It’s Cinco de Mayo, and if you so much as think about using this day to indulge in Chili’s Margarita of the Month, I will have you undergoing sensitivity training faster than you can say “extra salt on the rim.”

You see, applying a firm image to a person, thing, or group is wrong (even if it means massive profits for our Mexican neighbors by way of 335,000 gallons of tequila consumed on a single May 5). Or at least NASCAR thinks so, as the corporation plays politically correct whack-a-mole with drivers who say things they...

It’s Cinco de Mayo, and if you so much as think about using this day to indulge in Chili’s Margarita of the Month, I will have you undergoing sensitivity training faster than you can say “extra salt on the rim.”

You see, applying a firm image to a person, thing, or group is wrong (even if it means massive profits for our Mexican neighbors by way of 335,000 gallons of tequila consumed on a single May 5). Or at least NASCAR thinks so, as the corporation plays politically correct whack-a-mole with drivers who say things they don’t like.

The latest victim of almost-cancel culture is Denny Hamlin. Last Sunday’s race at Talladega Superspeedway ended with Kyle Larson “battling for the win approaching the start-finish line,” reports the Charlotte Observer. “Upon doing so, Larson took out both of Hamlin’s 23XI cars by hitting the No. 45 Toyota driven by Kurt Busch, who rammed the outside wall after contact and immediately bounced into the No. 23 Toyota driven by Bubba Wallace.”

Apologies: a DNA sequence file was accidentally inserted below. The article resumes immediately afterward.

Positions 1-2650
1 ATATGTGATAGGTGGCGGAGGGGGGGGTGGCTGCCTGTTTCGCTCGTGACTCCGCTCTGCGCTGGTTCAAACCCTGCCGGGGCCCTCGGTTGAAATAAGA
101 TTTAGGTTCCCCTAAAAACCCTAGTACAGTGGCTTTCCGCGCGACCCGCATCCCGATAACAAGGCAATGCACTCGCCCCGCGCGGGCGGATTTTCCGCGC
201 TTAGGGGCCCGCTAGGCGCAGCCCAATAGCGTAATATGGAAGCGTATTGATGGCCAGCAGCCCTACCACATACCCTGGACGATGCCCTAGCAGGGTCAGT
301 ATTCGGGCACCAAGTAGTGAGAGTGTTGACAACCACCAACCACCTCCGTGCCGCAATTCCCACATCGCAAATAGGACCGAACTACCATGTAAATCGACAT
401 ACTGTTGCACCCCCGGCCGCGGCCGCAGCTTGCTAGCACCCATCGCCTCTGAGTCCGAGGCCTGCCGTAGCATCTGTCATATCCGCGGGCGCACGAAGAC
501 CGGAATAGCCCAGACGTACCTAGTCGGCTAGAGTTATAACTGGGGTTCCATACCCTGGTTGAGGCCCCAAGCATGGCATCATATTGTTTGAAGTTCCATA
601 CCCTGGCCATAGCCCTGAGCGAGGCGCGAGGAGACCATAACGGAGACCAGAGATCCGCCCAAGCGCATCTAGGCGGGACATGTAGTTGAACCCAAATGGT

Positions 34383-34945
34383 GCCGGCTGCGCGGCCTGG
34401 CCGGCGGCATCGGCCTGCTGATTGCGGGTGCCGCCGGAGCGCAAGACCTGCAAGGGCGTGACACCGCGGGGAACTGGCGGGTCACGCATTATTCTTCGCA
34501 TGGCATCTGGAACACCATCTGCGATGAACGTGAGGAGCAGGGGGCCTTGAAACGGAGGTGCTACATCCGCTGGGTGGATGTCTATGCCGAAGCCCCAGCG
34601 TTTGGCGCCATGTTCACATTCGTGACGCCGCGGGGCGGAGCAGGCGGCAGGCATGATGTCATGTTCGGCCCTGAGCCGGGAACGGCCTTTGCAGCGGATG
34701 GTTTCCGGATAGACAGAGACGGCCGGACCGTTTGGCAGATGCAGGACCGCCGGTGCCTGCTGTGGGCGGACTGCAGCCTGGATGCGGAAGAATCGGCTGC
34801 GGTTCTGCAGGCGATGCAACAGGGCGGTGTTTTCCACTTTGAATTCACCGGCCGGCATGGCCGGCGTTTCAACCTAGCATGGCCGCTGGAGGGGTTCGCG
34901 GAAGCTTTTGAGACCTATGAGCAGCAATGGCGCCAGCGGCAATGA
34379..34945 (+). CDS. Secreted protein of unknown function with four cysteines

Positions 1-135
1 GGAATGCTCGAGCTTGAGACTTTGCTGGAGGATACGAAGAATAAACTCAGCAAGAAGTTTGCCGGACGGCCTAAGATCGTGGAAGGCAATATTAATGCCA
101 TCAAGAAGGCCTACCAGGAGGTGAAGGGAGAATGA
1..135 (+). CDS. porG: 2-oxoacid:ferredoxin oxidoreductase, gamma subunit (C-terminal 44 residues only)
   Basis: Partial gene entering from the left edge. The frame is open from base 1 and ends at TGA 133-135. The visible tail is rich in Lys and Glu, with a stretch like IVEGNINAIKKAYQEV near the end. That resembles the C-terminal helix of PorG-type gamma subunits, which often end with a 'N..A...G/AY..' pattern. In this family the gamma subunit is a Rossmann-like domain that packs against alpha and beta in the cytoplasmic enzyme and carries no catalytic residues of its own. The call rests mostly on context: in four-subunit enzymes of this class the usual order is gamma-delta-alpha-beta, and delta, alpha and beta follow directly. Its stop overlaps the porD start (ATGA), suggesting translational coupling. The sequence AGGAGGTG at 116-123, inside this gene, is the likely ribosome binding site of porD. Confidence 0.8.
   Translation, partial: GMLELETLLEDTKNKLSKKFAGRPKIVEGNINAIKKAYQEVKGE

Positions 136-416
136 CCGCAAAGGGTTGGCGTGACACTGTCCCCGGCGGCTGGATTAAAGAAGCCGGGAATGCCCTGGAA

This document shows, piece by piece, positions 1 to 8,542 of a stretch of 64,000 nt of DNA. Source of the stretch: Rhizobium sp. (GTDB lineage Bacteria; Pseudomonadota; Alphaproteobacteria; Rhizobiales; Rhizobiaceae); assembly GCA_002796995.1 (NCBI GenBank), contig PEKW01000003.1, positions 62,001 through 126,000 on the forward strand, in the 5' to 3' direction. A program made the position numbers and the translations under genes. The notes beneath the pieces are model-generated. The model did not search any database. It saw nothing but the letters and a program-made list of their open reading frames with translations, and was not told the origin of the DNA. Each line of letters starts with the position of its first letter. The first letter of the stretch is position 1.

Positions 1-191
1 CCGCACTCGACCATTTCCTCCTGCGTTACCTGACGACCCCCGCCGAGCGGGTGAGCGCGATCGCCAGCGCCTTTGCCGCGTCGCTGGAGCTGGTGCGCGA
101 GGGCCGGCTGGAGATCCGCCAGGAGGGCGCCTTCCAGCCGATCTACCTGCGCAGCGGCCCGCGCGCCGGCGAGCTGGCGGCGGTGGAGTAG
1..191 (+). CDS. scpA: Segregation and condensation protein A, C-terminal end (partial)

Hamlin had every right to be miffed over Larson’s impulsive (and dangerous) maneuver. Heck, in this day and age, Hamlin could probably sue Larson for emotional distress or some such thing. Instead, Hamlin chose to diffuse the situation with humor and shared a tweet comparing Larson (who is half-Japanese) to the Asian woman driver in a Family Guy clip poking fun at the stereotype.

Hamlin followed-up the tweet by writing:

Let me say this. I tweet because A it’s funny as sh*t. B because we are friends. Oh and C. Yes I’m aware I wrecked him at Atlanta… lighten up people!!! Have a laugh and enjoy the day.

But NASCAR neither laughed nor seemed to enjoy the day. Rather, they demanded Hamlin undergo sensitivity training. He deleted the tweet after a mere seven hours and has since apologized, saying he understands “how some people could find it offensive.”

(Larson, by the way, was himself suspended from NASCAR for a spell back in 2020 for uttering the N-word on his headset during a virtual race. He was also mandated to undergo sensitivity training and he also groveled, saying he understood “the damage is probably unrepairable.”)

NASCAR’s Member Conduct Guidelines are a page out of the most elite liberal university’s handbook, with an entire section dedicated to diversity and inclusion. While attracting people from new and varied demographics to the sport is all well and good (and shrewd business sense), NASCAR’s habit of punishing people for their words is downright disturbing.

For starters, NASCAR, like all motorsports, is based on the concept of beating another person, doing what you can to be superior. “Tradin’ paint,” “Rubbin’s racin’,” and “bump ‘n run” are not very “inclusive” concepts.